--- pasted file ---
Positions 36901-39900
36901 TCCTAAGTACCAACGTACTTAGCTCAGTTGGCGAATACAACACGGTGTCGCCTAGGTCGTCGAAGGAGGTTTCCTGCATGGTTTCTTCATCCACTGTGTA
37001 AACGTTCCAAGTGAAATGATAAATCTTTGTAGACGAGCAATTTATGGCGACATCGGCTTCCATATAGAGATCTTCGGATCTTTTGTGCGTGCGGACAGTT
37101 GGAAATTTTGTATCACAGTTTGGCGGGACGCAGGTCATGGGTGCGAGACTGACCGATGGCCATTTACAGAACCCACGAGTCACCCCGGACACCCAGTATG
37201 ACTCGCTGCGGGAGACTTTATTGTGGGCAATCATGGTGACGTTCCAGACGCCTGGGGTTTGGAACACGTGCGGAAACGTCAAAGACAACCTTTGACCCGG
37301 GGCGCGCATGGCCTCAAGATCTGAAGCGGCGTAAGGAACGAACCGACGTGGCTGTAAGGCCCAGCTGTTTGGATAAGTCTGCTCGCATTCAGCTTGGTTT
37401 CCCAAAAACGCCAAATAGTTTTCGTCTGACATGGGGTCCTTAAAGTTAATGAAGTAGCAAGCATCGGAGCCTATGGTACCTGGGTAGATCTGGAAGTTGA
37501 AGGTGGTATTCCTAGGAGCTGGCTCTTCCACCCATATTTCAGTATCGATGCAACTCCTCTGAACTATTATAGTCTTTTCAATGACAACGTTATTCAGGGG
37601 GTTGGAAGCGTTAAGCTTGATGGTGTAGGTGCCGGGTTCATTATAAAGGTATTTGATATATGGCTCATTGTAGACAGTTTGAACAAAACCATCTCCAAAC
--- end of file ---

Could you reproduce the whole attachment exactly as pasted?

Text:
Positions 36901-39900
36901 TCCTAAGTACCAACGTACTTAGCTCAGTTGGCGAATACAACACGGTGTCGCCTAGGTCGTCGAAGGAGGTTTCCTGCATGGTTTCTTCATCCACTGTGTA
37001 AACGTTCCAAGTGAAATGATAAATCTTTGTAGACGAGCAATTTATGGCGACATCGGCTTCCATATAGAGATCTTCGGATCTTTTGTGCGTGCGGACAGTT
37101 GGAAATTTTGTATCACAGTTTGGCGGGACGCAGGTCATGGGTGCGAGACTGACCGATGGCCATTTACAGAACCCACGAGTCACCCCGGACACCCAGTATG
37201 ACTCGCTGCGGGAGACTTTATTGTGGGCAATCATGGTGACGTTCCAGACGCCTGGGGTTTGGAACACGTGCGGAAACGTCAAAGACAACCTTTGACCCGG
37301 GGCGCGCATGGCCTCAAGATCTGAAGCGGCGTAAGGAACGAACCGACGTGGCTGTAAGGCCCAGCTGTTTGGATAAGTCTGCTCGCATTCAGCTTGGTTT
37401 CCCAAAAACGCCAAATAGTTTTCGTCTGACATGGGGTCCTTAAAGTTAATGAAGTAGCAAGCATCGGAGCCTATGGTACCTGGGTAGATCTGGAAGTTGA
37501 AGGTGGTATTCCTAGGAGCTGGCTCTTCCACCCATATTTCAGTATCGATGCAACTCCTCTGAACTATTATAGTCTTTTCAATGACAACGTTATTCAGGGG
37601 GTTGGAAGCGTTAAGCTTGATGGTGTAGGTGCCGGGTTCATTATAAAGGTATTTGATATATGGCTCATTGTAGACAGTTTGAACAAAACCATCTCCAAAC